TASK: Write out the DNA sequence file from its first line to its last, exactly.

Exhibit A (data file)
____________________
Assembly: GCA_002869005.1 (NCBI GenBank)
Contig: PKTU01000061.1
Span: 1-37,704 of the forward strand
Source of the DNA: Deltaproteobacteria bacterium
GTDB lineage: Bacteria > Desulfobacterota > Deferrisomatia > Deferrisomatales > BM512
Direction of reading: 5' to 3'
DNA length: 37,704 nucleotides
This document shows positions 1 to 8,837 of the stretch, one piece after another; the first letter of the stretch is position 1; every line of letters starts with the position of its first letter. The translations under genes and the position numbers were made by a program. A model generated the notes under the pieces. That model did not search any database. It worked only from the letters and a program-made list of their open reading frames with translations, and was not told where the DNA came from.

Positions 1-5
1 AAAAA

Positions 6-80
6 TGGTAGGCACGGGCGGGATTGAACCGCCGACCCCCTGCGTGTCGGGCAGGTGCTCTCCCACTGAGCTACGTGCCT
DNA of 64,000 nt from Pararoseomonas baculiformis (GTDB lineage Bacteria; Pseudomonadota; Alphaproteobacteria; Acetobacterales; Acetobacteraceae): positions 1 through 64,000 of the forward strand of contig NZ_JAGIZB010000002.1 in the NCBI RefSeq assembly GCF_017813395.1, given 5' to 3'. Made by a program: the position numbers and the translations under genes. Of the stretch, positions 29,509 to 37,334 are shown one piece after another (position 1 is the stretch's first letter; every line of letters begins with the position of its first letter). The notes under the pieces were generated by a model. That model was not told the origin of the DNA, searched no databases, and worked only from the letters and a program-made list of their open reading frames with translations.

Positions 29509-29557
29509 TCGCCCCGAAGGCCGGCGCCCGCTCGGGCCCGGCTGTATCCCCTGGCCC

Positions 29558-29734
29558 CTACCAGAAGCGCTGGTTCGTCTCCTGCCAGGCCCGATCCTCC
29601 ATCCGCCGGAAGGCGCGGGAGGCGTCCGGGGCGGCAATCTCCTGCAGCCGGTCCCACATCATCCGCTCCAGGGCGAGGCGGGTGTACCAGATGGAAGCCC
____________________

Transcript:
Assembly: GCA_002869005.1 (NCBI GenBank)
Contig: PKTU01000061.1
Span: 1-37,704 of the forward strand
Source of the DNA: Deltaproteobacteria bacterium
GTDB lineage: Bacteria > Desulfobacterota > Deferrisomatia > Deferrisomatales > BM512
Direction of reading: 5' to 3'
DNA length: 37,704 nucleotides
This document shows positions 1 to 8,837 of the stretch, one piece after another; the first letter of the stretch is position 1; every line of letters starts with the position of its first letter. The translations under genes and the position numbers were made by a program. A model generated the notes under the pieces. That model did not search any database. It worked only from the letters and a program-made list of their open reading frames with translations, and was not told where the DNA came from.

Positions 1-5
1 AAAAA

Positions 6-80
6 TGGTAGGCACGGGCGGGATTGAACCGCCGACCCCCTGCGTGTCGGGCAGGTGCTCTCCCACTGAGCTACGTGCCT
DNA of 64,000 nt from Pararoseomonas baculiformis (GTDB lineage Bacteria; Pseudomonadota; Alphaproteobacteria; Acetobacterales; Acetobacteraceae): positions 1 through 64,000 of the forward strand of contig NZ_JAGIZB010000002.1 in the NCBI RefSeq assembly GCF_017813395.1, given 5' to 3'. Made by a program: the position numbers and the translations under genes. Of the stretch, positions 29,509 to 37,334 are shown one piece after another (position 1 is the stretch's first letter; every line of letters begins with the position of its first letter). The notes under the pieces were generated by a model. That model was not told the origin of the DNA, searched no databases, and worked only from the letters and a program-made list of their open reading frames with translations.

Positions 29509-29557
29509 TCGCCCCGAAGGCCGGCGCCCGCTCGGGCCCGGCTGTATCCCCTGGCCC

Positions 29558-29734
29558 CTACCAGAAGCGCTGGTTCGTCTCCTGCCAGGCCCGATCCTCC
29601 ATCCGCCGGAAGGCGCGGGAGGCGTCCGGGGCGGCAATCTCCTGCAGCCGGTCCCACATCATCCGCTCCAGGGCGAGGCGGGTGTACCAGATGGAAGCCC